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On a fine and fair summer’s morning, Michelle caught the ’bus to Whitechapel High Street. She disembarked to find five women closing; laughing and talking cheerfully as was the way in the East End. Happy despite their circumstances. One of those women caught Michelle’s attention. She was tall: head and shoulders above her companions despite not wearing a hat. Blue eyed, fair skinned and she had the loveliest red hair. Michelle was drawn to that young woman. She and that woman were the same height and had similar fine, red hair. Michelle approached the group while wondering what to say. The footpath was crowded and partly blocked by barrows so they had no way of passing.

“Good morning to you all,” Michelle said.

“Good morning to you too,” the red-haired woman said with a soft, lilting accent to her voice. “It’s a fair day.”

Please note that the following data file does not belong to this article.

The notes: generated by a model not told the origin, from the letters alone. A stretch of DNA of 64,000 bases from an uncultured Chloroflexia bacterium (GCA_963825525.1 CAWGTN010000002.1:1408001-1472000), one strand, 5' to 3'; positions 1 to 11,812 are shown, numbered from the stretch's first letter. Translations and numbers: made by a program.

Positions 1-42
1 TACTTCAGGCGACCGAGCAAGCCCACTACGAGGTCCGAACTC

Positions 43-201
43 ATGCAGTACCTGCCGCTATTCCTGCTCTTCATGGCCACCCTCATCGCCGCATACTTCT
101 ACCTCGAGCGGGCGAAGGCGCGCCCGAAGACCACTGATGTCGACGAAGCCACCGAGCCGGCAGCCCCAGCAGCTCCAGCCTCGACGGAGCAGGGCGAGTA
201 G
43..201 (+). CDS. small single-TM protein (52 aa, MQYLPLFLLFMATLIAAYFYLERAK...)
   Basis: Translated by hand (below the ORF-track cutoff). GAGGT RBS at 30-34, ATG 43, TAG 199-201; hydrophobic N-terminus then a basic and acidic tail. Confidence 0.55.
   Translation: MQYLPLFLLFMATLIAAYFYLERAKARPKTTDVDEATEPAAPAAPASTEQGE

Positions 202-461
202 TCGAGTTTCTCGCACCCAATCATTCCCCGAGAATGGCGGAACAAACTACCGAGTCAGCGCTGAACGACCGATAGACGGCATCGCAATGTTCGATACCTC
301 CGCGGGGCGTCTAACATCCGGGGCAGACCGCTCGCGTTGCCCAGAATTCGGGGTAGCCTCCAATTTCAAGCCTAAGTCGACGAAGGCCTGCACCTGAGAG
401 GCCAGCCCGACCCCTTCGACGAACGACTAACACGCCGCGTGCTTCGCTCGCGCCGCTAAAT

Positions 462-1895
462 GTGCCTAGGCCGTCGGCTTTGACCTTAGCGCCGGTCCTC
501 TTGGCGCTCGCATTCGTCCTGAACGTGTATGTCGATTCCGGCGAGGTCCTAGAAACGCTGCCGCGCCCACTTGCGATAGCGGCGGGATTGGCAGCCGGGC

“Indeed it is.”

A dark-haired, scrawny woman glared at Michelle with eyes narrowed. “You’re not one of them—”

“No, not at all,” Michelle interrupted. She grasped for words. She wanted to get her message across without putting them down. “I’m interested in the circumstances of women, because we are all disadvantaged. It’s plainly wrong that a woman can work as hard and as long as a man only to be paid a pittance for her labours.”

“That is so true,” the red-haired woman said. “There are few jobs for women and none pay enough to live on.”

“I agree,” Michelle said. “My name is Michelle and I’m working in this area.”

“Pleased to meet you, Michelle. My name’s Mary and these are my friends: Kate, Alice, Lizzie and May.”

“I’m pleased to meet you all.”

“So what will you do about the circumstances of women?”

“She don’t belong here and she don’t know what it’s like,” Alice, the scrawny young women, snarled.

“It’s true that I’m well-off, but I have been helping women such as you for many years now,” Michelle said. “I know much of what it’s like for all of you.”

“I haven’t seen you before,” Mary said.

“My work has been in Edinburgh and Glasgow, but now I’m based here.”

“In the East End with the lowest of the low?”

“In the East End. I have set up a refuge to train women to be domestic servants.”